The Executive Committee was thorough, creative and more or less exhaustive when deciding on a list of alternatives. The six alternatives they considered were: do nothing, apply diplomatic pressures (for example appeal to the United Nations or withdraw their own missiles from Turkey), approach Castro (and ask him to split from the Soviet Union), invade Cuba, carry out air strikes (on the Soviet missile sites in Cuba), or carry out a blockade. A decision matrix was then created in which the alternatives were related to the objectives.4 A point value system was then introduced into the matrix whereby each alternative was given a value (between 0 and 10) based on perceived advantage to the United States. The alternative with the highest score would seem to be the most favourable or satisfactory. Based on this analysis, the decision made by President Kennedy and the Executive Committee, was to impose a blockade on Cuba. In spite of the several disadvantages presented by a blockade, it offered several very desirable benefits to the United States under the extreme constraints of the moment. A blockade was a middle course between inaction and attack. It was aggressive enough to signify firmness of intention but not so precipitous as an air strike and on balance, was the best choice among the available alternatives.
Clearly in view of the objectives underlying the decision, as well as the un-quantifiable but excruciating constraints of the moment and obviously with the outcome that was achieved, a blockade was the best and correct choice made by President Kennedy and the Executive Committee. The process used to make the decision was clearly appropriate as there was little time to develop quantitative models or employ sophisticated statistical techniques. On the other hand however this could be seen as a weakness of the method, that there was no formal mathematical techniques employed. However, this is perhaps why the process used is particularly attractive as it engages both subjective thought (the list of alternatives) and some mathematical rationale (the decision matrix), without involving too much complexity.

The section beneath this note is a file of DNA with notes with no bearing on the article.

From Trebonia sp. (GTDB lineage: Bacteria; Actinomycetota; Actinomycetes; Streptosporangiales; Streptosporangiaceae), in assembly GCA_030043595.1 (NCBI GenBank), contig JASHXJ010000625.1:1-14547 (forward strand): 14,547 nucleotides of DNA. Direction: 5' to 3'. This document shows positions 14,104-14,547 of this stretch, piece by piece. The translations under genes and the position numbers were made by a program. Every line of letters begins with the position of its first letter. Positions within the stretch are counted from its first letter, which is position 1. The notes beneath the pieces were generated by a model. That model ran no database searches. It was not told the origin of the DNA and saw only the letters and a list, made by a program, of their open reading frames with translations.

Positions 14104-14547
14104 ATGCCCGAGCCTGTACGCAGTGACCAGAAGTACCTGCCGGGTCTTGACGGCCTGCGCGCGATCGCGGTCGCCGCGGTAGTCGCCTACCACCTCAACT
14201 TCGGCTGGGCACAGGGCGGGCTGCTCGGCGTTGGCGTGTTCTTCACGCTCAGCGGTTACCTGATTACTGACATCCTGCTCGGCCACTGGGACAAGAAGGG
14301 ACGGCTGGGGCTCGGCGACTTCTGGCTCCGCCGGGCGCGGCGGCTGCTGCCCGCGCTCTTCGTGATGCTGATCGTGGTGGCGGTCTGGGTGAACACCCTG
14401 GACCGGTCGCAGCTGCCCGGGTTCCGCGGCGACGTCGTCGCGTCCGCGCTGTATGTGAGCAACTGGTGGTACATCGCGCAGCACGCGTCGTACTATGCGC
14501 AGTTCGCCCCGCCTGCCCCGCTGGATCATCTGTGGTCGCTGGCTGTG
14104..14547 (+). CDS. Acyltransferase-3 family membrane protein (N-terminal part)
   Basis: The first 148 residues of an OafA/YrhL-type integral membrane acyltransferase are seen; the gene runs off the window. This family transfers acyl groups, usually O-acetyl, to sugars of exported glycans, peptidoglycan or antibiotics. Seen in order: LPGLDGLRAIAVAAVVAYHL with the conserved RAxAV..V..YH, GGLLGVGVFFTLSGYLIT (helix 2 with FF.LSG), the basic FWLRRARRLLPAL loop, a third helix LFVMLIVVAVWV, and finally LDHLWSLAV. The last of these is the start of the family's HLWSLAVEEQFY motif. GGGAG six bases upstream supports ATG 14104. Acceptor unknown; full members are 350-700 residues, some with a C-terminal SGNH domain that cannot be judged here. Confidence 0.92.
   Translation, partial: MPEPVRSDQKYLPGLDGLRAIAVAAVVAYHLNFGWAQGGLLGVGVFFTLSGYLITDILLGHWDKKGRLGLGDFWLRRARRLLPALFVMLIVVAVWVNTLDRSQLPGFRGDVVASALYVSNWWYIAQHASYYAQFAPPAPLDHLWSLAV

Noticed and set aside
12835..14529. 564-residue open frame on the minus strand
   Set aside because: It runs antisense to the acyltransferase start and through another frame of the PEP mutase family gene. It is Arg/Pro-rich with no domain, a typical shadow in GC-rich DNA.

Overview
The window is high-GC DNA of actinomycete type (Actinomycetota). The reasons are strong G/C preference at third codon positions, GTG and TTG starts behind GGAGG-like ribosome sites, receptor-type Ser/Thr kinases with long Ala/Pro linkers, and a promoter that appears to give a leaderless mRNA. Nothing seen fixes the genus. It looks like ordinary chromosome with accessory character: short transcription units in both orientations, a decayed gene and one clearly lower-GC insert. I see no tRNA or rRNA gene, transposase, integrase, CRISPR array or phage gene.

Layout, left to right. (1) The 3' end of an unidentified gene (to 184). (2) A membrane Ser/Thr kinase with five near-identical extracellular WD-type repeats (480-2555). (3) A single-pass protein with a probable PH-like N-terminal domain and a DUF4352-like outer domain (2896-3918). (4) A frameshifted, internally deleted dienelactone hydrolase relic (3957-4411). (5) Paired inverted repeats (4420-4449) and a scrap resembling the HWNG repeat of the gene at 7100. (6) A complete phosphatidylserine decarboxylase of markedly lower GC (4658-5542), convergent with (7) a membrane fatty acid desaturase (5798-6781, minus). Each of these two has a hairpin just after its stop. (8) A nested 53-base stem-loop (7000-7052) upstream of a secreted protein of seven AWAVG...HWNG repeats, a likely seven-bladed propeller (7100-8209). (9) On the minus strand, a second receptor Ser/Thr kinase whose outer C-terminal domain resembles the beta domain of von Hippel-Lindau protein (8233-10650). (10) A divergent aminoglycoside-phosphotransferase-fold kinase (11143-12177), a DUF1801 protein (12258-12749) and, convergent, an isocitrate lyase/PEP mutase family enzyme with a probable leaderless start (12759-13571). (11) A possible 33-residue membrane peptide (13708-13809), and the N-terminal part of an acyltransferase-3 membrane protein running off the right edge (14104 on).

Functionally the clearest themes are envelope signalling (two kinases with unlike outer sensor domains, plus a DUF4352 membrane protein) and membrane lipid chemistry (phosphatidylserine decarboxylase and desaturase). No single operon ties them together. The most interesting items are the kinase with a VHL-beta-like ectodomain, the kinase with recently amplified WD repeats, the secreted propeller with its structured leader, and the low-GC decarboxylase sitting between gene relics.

The behaviour of the decision makers was very rational in that they never lost sight of the objectives. The choice was made in the face of vast environmental pressures and very limited, incomplete information. With these factors taken into account and the outcome now known, it can be said that the decision making process was hugely effective.